For anyone who’s curious to see how their average spend per category compares to other Monzo user’s here’s the average spend per transaction…
- Groceries £8.61
- Shopping £21.68
- Transport £7.35
- Entertainment £12.50
I guess this shows how heavily skewed Monzo users are towards London, with low value transport transactions. Probably not being skewed that much by the relatively few (I assume) people refueling their cars at ~£60 a time
Also interesting is the relatively low value of the groceries transactions as this implies that a lot of people are doing “top up shops” rather than doing a “big shop” and making it last. This is one area where insights could be useful, because Monzo could alert you by saying
It looks like you’re making a lot of small value grocery spends. Maybe you should consider fewer larger shops to prevent spending more on impulse buys.
That’s a good point, although there has been a shift in the location of the majority of Monzo users so perhaps we’ll see the average spend on transport increase in 2017
Possibly although people in London are more likely to make a lot of small value transactions compared to those driving cars or taking commuter trains.
The monzo users I know personally tend to still do the majority of grocery spending from joint accounts with their partners rather than their personal monzo card.
Also outside of London there are still many smaller retailers who will not accept card transactions for small amounts. I’m just outside Norwich but of the 3 pubs closest to me one does not accept cards at all and the other two both want you to spend £10!
There’s also the fact that you can’t use Monzo cards at self-service pumps in petrol stations!
True, but I just go into the kiosk
The proportion of this year’s total spend that went through as international transactions is testament to the strengths of Monzo, I’d say.
£21m international out of £86m - pretty much 25%!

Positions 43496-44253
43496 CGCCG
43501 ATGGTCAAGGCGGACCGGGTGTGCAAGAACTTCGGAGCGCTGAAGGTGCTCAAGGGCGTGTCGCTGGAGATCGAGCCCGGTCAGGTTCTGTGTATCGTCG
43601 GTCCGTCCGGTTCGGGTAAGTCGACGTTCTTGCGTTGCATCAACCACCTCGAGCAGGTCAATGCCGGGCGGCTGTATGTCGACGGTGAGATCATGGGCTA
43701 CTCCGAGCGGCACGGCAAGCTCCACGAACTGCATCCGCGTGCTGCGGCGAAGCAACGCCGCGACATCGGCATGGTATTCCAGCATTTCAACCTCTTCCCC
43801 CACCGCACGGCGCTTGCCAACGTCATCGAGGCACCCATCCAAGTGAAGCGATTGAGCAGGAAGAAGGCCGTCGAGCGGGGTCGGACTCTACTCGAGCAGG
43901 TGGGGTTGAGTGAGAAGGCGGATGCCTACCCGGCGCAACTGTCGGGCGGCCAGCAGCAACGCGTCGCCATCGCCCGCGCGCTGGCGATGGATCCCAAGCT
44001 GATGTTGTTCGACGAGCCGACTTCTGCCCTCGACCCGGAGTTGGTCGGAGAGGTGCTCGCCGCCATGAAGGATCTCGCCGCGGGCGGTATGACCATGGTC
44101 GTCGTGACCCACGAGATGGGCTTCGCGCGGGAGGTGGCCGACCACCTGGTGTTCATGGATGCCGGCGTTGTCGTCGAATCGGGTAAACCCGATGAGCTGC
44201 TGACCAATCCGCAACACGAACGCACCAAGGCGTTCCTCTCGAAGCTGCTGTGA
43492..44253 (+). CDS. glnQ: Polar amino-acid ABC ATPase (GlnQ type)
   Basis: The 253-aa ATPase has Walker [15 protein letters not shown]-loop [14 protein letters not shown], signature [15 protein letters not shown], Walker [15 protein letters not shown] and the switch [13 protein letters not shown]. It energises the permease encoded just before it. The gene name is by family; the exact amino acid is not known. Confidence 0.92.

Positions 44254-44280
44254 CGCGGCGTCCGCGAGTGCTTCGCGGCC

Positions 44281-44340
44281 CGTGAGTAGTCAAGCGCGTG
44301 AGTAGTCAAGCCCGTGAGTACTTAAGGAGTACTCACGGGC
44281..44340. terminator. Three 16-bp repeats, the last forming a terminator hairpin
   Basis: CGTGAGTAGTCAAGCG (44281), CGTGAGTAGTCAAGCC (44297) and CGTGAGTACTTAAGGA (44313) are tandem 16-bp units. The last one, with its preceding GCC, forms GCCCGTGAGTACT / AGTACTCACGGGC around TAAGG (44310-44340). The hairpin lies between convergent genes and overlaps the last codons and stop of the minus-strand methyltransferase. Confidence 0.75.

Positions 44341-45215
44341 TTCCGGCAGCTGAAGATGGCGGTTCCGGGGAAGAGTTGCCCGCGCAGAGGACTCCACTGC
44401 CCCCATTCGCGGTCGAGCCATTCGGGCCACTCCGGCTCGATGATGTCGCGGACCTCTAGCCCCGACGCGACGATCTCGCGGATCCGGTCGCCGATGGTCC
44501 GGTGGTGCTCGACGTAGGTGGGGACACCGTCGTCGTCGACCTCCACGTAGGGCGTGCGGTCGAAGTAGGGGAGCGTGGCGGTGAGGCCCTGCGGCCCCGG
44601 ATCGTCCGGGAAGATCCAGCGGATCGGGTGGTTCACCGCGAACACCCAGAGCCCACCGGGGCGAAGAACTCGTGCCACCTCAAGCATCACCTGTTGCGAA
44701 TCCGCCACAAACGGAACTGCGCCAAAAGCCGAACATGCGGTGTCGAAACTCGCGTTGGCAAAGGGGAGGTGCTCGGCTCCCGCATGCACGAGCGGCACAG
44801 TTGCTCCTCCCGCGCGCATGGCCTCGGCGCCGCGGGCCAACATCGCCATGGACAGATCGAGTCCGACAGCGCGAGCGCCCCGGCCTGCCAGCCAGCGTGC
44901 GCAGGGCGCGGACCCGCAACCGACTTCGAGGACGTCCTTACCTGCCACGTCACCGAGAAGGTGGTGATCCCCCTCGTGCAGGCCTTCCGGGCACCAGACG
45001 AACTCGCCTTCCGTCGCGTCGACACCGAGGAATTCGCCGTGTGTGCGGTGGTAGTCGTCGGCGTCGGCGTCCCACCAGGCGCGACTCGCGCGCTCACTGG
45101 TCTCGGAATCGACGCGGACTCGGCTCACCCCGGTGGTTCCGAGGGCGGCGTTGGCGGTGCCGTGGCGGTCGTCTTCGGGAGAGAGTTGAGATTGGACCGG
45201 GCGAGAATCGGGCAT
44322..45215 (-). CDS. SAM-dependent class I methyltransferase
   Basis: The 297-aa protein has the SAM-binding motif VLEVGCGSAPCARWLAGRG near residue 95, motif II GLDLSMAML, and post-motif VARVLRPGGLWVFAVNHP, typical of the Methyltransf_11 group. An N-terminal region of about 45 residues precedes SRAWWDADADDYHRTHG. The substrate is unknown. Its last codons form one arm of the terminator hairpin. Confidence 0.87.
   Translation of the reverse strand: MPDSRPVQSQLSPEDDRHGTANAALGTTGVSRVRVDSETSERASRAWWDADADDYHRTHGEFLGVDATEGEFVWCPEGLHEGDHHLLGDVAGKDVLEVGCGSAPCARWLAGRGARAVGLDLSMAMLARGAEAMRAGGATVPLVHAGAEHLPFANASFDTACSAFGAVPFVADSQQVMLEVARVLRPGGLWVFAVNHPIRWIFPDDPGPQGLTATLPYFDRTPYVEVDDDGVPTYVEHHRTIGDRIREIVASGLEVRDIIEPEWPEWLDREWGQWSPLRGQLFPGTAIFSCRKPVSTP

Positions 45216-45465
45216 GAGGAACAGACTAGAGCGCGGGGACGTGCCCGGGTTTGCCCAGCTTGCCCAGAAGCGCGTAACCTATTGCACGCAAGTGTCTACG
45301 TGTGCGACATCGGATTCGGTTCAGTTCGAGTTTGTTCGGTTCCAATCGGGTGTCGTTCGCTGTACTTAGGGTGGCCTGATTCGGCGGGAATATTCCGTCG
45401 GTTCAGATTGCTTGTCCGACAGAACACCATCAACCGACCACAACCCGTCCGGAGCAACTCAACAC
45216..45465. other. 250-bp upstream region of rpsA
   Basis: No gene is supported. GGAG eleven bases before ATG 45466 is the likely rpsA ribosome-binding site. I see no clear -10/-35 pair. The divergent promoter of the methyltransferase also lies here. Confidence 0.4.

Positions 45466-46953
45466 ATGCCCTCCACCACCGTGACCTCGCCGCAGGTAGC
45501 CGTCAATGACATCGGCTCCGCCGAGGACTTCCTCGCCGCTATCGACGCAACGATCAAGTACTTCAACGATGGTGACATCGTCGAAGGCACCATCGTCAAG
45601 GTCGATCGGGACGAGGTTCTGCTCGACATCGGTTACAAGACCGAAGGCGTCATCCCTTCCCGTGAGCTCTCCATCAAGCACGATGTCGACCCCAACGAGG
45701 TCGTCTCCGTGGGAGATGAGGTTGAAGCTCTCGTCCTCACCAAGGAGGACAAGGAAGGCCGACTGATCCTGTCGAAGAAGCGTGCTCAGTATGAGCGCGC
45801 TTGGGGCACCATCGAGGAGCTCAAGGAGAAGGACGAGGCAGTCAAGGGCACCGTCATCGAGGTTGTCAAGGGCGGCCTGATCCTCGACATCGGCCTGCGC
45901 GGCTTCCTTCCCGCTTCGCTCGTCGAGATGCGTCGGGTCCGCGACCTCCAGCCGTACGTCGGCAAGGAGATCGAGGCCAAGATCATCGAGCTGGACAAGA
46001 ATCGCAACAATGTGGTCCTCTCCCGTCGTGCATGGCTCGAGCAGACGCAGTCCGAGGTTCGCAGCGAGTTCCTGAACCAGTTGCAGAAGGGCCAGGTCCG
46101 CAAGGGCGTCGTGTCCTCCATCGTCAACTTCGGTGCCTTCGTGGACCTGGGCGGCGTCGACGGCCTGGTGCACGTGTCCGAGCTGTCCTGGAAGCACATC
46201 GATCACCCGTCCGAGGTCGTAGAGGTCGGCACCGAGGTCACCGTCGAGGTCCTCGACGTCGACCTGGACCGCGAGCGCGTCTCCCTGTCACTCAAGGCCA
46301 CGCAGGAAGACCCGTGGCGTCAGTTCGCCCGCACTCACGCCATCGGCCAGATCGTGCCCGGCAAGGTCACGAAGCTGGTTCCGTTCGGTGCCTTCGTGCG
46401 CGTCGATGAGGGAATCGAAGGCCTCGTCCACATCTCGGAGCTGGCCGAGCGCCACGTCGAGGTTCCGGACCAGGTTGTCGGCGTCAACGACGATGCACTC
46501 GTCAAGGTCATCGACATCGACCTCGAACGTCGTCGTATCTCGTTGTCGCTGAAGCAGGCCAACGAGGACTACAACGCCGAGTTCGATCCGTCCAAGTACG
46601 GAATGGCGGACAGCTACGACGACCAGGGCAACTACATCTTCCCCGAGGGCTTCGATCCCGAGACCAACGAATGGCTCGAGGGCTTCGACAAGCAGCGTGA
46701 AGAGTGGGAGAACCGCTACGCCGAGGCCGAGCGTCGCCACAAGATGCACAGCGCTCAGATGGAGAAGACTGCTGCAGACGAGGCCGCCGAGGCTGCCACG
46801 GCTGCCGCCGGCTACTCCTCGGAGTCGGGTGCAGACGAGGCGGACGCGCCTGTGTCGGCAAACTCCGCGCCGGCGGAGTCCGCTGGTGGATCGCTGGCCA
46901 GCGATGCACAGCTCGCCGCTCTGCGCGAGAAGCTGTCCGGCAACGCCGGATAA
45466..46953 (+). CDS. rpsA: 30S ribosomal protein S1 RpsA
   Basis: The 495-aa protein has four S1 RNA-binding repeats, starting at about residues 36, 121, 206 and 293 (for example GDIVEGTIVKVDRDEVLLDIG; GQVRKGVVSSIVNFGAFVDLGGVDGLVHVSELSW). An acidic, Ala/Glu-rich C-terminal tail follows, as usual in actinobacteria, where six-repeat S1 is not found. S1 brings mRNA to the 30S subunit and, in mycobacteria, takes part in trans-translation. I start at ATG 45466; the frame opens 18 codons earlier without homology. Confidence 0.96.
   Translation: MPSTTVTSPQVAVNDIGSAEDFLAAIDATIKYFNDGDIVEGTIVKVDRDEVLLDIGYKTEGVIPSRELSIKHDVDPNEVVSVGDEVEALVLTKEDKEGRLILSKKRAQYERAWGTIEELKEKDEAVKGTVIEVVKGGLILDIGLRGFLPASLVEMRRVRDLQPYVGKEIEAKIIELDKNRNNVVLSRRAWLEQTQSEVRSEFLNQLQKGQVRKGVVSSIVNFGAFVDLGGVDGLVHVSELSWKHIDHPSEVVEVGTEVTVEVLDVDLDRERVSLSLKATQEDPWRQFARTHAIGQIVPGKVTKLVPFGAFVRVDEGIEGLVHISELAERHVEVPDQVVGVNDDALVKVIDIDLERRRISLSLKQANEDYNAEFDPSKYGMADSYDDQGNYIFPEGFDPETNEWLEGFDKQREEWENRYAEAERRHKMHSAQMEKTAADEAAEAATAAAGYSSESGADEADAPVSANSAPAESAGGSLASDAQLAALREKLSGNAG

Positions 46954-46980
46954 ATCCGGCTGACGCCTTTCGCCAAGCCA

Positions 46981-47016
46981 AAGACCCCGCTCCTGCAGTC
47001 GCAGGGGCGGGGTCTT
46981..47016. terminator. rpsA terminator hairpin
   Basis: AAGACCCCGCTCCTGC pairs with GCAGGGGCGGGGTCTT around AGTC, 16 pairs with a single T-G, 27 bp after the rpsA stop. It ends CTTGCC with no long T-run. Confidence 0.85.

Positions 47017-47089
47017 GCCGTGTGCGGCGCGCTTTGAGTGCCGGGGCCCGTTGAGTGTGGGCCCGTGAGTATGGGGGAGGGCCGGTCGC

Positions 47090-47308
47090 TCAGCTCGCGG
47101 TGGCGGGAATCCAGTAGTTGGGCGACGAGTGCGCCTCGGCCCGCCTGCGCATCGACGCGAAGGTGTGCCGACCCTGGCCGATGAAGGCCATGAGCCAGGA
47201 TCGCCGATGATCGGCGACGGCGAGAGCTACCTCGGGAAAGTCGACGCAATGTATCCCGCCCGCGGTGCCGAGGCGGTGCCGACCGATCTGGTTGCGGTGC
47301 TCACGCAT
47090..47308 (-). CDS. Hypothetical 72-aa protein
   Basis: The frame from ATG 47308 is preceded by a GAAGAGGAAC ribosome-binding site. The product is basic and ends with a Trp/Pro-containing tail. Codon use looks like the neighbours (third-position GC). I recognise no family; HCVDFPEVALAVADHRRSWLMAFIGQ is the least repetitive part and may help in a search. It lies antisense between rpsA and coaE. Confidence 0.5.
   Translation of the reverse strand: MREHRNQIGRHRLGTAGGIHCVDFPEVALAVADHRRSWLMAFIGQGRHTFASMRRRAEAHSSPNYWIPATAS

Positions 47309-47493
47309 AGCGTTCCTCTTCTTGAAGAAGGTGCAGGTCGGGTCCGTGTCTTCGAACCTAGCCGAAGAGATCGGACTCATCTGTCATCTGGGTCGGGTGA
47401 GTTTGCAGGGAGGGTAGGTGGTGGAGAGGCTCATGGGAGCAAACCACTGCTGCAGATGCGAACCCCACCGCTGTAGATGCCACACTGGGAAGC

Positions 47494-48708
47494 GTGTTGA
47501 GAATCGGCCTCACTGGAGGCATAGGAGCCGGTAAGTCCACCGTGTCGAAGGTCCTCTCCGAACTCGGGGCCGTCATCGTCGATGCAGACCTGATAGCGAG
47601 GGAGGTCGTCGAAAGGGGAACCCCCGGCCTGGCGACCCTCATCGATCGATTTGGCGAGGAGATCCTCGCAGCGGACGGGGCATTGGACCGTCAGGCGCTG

Those are some great numbers. Impressive stuff to see.
Any chance you can show the split between android and iOS spending?
The average spend is not much more than my own. I’m pleased to say that except for a few parking meters and the deposit for the shopping trolley I haven’t touched any currency since last August.
Re: big shops vs small shops.
This also includes lunchtime visits to Tesco Express, Boots, etc. which is very common in cities - particularly London. So I expect this would account for the skew, along with “city-people” being more likely to eat-out.
It is worth noting though that it’s actually often more cost effective to buy your groceries every day (assuming you’re purchasing at standard big-shop prices) because you’ll only buy exactly what you need for the day - rather than speculative purchases. This means your food will be a little fresher and less likely to go bad due to not using it when you expected to.
I would have categorised those spends as eating-out rather than groceries, especially as it would be much cheaper to make lunch myself so buying it would be an indulgence.
Only if you’re buying exactly the same as you would have done if you’d planned meals in advance and bought them in a big shop. If you go around the shop every day going “oh that looks nice” that I remain convinced you’ll spend more. Additionally if you do daily shops in Tesco express/metro or equivalent then there is a markup on almost all products relative to the superstore version (and visiting my local supermarket every day would be a pita).
Out of necessity because we don’t have cars to carry all that shopping. I haven’t done a big shop in years. Yesterday I went out and bought bread and a chicken; we Londoners are used to just buying what we need
I saw my first Monzo user yesterday paying for the bus with his Monzo. We struck up a convo and it turns out he knows next to nothing about the functionality of his card; he has it because he works for a tech startup and everyone was talking about it so he got one. Don’t worry I filled him in on why Monzo is special .
This is precisely where personalised insights make sense. In your case an insight saying make fewer small shops is less useful as you don’t have much choice, for my circumstances it does make sense.
Just been declined twice in petrol kiosk but curve card switched to monzo worked well so that’s a workaround
@Christophorus we’ll be presenting a lot more data using infographics like this in coming months. The iOS vs Android split would be a really interesting one to present
You don’t spend on Android or iOS, you spend on the card and given you can theoretically have both and Android and an iOS device signed in simultaneously I’m not sure what useful metrics you’re going to gain.